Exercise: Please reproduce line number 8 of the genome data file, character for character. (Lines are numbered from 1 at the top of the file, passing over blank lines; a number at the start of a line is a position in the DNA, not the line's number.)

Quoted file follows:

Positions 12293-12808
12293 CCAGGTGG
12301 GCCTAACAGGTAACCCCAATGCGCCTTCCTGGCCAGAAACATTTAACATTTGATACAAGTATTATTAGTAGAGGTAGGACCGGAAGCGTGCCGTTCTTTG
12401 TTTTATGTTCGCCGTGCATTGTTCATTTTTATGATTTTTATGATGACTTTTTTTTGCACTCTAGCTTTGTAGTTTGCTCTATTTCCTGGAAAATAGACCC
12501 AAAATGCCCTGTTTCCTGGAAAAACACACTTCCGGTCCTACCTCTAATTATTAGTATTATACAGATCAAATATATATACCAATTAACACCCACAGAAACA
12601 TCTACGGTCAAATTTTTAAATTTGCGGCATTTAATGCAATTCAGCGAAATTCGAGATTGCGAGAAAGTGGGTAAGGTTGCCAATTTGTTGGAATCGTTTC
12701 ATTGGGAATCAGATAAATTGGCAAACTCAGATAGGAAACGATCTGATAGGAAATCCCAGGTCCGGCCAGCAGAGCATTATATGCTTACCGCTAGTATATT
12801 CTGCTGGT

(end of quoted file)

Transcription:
12801 CTGCTGGT